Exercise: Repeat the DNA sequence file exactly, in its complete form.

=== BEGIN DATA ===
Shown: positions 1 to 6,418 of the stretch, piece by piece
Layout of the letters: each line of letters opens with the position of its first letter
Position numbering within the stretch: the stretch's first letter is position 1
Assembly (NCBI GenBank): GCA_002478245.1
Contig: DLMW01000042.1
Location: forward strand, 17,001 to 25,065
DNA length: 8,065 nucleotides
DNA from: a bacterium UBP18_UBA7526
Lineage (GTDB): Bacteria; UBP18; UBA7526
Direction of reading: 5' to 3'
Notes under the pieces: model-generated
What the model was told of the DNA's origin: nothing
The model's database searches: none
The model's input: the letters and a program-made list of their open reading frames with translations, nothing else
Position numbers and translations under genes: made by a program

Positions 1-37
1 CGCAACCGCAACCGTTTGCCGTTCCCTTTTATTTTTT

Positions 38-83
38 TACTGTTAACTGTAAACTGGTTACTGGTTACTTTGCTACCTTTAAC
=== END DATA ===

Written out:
Shown: positions 1 to 6,418 of the stretch, piece by piece
Layout of the letters: each line of letters opens with the position of its first letter
Position numbering within the stretch: the stretch's first letter is position 1
Assembly (NCBI GenBank): GCA_002478245.1
Contig: DLMW01000042.1
Location: forward strand, 17,001 to 25,065
DNA length: 8,065 nucleotides
DNA from: a bacterium UBP18_UBA7526
Lineage (GTDB): Bacteria; UBP18; UBA7526
Direction of reading: 5' to 3'
Notes under the pieces: model-generated
What the model was told of the DNA's origin: nothing
The model's database searches: none
The model's input: the letters and a program-made list of their open reading frames with translations, nothing else
Position numbers and translations under genes: made by a program

Positions 1-37
1 CGCAACCGCAACCGTTTGCCGTTCCCTTTTATTTTTT

Positions 38-83
38 TACTGTTAACTGTAAACTGGTTACTGGTTACTTTGCTACCTTTAAC